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Avoiding Sales Mistakes

By AICC Staff

August 5, 2016

 

  1. Resist the temptation of fragmenting your sales resources. We often find that business-to-business (B2B) sales teams are responsible for juggling multiple tasks in conjunction with the sales cycle. This can include activities around prospect list-building efforts; lead generation and management activities; servicing existing customers; executing the active sales cycle; preparing, managing, and closing proposals/quotes; networking, preparing for, and participating in trade shows. It is important that all of these sales-related tasks be executed consistently over time to develop new business. But how effective and focused can these sales resources be, considering their individual capacity to manage and execute so many different activities of the sales cycle? The key question really is: How much more effective can sales resources be if they simply focus on the active process of selling? If they have access to a dedicated infrastructure (resources, process, and tools) that is focused on the execution and management of the administrative, front-end sales tasks and activities, to consistently feed the sales pipeline? Could division of labor in the sales process provide greater productivity and results?
  2. Hone your internal tracking processes — “What you can’t measure, you can’t improve.” Do you know how many touches (mailers, emails, phone calls) it takes to secure a qualified lead? Tracking these metrics is extremely important in understanding the front-end sales process and sales cycles. When developing new opportunities within B2B sales environ­ments, our internal experience has found that it takes an average of 15–20 touches, per contact, over four to six weeks to secure a qualified relationship. Do you know how many touches it currently takes your sales team to convert a prospect to a qualified first step in your sales cycle?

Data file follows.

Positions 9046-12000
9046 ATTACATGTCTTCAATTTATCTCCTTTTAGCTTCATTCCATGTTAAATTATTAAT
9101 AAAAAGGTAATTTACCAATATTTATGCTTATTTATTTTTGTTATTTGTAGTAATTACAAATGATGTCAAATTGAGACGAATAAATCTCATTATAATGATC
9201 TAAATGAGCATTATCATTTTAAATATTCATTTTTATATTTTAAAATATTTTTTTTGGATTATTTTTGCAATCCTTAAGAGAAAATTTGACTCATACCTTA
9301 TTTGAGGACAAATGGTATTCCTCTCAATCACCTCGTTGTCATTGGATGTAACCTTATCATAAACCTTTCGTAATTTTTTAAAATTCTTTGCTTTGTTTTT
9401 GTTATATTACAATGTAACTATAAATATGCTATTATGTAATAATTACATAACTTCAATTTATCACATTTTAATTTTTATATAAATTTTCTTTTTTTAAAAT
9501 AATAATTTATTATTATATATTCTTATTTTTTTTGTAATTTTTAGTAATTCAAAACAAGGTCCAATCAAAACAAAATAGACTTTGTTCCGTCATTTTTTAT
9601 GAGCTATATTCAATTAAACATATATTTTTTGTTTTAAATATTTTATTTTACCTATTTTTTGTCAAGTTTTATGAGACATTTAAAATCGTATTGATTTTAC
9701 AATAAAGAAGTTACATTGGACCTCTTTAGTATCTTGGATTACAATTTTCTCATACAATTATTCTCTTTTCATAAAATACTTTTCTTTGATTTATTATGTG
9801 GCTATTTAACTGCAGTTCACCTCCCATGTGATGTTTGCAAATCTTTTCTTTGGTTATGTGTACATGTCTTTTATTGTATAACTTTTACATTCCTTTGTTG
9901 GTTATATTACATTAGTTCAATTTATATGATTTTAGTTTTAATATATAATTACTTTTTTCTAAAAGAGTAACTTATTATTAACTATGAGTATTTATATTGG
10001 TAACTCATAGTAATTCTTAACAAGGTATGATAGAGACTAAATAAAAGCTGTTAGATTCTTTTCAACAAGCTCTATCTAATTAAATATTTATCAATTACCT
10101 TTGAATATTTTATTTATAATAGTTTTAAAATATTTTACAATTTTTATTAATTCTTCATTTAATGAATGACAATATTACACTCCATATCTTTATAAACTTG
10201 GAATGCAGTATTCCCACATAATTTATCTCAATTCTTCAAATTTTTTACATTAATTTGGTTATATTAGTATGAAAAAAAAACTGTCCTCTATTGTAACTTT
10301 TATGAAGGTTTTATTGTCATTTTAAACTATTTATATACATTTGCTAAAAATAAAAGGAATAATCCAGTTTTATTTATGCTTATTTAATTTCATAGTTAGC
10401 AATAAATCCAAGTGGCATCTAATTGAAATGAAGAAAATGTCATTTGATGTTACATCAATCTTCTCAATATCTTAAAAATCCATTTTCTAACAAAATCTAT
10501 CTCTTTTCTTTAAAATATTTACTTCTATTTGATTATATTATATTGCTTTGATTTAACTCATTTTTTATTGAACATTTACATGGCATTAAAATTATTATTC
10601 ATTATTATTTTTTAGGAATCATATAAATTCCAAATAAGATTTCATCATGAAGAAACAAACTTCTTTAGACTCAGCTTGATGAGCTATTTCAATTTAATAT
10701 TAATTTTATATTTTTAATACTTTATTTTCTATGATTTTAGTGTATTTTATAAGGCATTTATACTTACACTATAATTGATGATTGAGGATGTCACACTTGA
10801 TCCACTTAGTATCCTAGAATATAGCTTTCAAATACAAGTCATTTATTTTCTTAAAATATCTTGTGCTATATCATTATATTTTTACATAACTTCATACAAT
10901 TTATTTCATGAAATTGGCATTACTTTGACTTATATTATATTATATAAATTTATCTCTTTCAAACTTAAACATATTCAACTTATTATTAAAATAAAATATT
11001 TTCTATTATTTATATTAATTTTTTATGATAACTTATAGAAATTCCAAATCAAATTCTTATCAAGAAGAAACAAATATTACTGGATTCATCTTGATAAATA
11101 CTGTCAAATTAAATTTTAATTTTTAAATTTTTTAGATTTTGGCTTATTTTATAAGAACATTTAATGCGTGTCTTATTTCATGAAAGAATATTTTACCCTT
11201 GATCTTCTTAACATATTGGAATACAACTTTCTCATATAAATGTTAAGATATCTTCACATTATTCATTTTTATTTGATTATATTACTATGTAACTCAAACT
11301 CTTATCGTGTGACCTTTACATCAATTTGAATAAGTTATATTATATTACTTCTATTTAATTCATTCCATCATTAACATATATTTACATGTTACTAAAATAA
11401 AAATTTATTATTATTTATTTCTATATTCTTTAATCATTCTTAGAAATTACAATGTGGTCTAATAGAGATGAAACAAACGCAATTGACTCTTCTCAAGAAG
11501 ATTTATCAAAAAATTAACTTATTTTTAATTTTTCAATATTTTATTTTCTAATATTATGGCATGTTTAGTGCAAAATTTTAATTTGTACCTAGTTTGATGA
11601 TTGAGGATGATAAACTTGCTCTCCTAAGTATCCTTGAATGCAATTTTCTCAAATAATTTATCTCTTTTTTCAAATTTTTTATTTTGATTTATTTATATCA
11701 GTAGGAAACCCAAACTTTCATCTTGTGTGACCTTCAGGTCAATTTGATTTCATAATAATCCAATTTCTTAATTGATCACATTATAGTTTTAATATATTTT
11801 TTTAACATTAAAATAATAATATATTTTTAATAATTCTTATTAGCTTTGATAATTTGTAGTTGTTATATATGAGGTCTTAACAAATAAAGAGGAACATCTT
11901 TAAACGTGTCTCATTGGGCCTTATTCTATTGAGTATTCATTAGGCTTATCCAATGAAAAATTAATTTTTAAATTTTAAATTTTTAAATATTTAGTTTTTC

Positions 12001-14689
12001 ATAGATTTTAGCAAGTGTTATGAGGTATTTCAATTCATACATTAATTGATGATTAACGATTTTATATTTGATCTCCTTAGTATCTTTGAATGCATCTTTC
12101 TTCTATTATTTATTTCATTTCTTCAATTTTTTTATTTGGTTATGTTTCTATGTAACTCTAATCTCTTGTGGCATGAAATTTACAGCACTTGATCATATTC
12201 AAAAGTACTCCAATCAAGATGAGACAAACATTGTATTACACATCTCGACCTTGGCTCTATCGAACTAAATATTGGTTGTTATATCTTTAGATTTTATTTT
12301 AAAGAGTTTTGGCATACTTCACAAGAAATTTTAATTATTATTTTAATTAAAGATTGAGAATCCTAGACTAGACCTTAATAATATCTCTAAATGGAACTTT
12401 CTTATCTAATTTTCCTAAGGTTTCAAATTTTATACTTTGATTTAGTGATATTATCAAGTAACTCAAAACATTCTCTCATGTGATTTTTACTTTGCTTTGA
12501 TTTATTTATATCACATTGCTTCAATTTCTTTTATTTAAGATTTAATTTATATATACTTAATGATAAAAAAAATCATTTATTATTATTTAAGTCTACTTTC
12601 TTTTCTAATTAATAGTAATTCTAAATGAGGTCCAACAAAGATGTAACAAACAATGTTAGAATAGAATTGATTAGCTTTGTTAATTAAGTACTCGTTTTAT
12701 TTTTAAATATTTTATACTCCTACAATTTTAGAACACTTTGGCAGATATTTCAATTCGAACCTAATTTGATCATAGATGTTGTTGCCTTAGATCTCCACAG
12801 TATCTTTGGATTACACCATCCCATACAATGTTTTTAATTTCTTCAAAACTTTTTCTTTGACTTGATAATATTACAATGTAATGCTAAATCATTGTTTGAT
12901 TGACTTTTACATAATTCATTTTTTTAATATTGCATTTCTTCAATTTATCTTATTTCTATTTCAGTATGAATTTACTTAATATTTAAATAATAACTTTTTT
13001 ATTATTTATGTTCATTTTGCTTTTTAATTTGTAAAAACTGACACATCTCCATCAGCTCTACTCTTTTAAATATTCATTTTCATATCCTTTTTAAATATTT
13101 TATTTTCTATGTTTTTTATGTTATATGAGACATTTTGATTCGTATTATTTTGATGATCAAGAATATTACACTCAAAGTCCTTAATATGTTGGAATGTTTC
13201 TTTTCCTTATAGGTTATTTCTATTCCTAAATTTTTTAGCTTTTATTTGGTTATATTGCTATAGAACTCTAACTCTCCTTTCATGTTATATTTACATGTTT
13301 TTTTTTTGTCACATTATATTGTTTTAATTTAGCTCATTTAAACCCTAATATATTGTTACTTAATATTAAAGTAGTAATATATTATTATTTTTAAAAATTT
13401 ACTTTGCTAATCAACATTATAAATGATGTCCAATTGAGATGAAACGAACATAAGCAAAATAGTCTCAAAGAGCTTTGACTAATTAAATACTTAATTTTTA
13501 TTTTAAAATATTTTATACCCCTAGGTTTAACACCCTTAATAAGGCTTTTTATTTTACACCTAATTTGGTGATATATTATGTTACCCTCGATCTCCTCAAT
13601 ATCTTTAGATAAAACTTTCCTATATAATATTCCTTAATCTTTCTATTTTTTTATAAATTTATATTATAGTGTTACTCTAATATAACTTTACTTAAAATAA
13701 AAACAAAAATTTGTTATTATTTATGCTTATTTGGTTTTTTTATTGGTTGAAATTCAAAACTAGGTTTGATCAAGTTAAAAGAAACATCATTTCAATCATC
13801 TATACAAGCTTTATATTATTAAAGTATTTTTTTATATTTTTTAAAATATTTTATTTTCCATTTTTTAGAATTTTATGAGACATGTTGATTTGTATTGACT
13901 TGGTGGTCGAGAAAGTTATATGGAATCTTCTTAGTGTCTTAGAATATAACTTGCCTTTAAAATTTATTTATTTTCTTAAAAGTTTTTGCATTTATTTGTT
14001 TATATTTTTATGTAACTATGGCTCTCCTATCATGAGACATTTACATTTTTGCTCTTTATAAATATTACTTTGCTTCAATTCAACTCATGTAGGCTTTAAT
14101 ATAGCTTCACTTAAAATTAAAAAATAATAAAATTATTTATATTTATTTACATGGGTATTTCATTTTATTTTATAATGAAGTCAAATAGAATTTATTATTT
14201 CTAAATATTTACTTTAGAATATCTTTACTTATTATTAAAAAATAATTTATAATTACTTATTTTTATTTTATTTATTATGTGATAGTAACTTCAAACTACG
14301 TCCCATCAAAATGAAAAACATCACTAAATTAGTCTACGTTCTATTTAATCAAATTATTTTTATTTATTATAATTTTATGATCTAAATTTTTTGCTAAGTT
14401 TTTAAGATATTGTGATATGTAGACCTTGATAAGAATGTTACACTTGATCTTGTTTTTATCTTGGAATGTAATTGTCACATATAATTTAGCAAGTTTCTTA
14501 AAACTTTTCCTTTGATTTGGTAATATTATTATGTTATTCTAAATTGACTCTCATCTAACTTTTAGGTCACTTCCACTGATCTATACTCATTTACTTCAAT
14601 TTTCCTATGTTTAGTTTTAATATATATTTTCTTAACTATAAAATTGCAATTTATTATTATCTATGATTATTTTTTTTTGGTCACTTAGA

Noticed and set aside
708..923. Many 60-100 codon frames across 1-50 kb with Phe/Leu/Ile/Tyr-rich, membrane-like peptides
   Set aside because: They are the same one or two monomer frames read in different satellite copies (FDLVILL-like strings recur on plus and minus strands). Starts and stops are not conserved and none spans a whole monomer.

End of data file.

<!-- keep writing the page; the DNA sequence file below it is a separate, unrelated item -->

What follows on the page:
3. Avoid false assumptions — “Farmers (account managers) can effectively ‘hunt’ new business.” It’s natural to believe that sales reps can mine new business—in addition to servicing and retaining existing customers—primarily because that is the role of a salesperson. But why, then, are some sales reps better at new account development than others? Is it hard work? Is it luck? Is it the ability to sell value? Maybe it’s all those things, but I think there is probably a much larger question to ask of this situation. Does selling to new customers require a different approach than to existing customers? If they are different, then could we not assume that the two approaches might require a different focus and skill set that not all sales resources possess, prefer, or are capable of executing? If this assumption possesses some truth, then why do we continue to pretend that every sales rep can effectively do both?
  4. Consistently nurture relationships in long-sales-cycle environments. Short-term leads or low-hanging fruit are always preferred, but not always realistic. Decision-makers in complex B2B sales environments are not impulse buyers. Long-term relationship development typically requires the nurturing of relationships until decision-makers are ready to actively evaluate and eventually purchase. It is most important that you understand and follow up at the appropriate time in the prospect’s buying decision process. Failure to consistently touch and build future relationships could mean the loss of opportunities or leads slipping through the cracks. Do you currently have a systematic approach for executing and managing one-to-one nurture touches consistently—across your sales pipeline—with the required follow-up due dates to convert future interest opportunities?

Failure to consistently touch and build future relationships could mean the loss of opportunities or leads slipping through the cracks.


PortraitTodd M. Zielinski is managing director and CEO at Athena SWC, LLC. He can be reached at tzielinski@athenaswc.com. To learn more, visit www.athenaswc.com.

 

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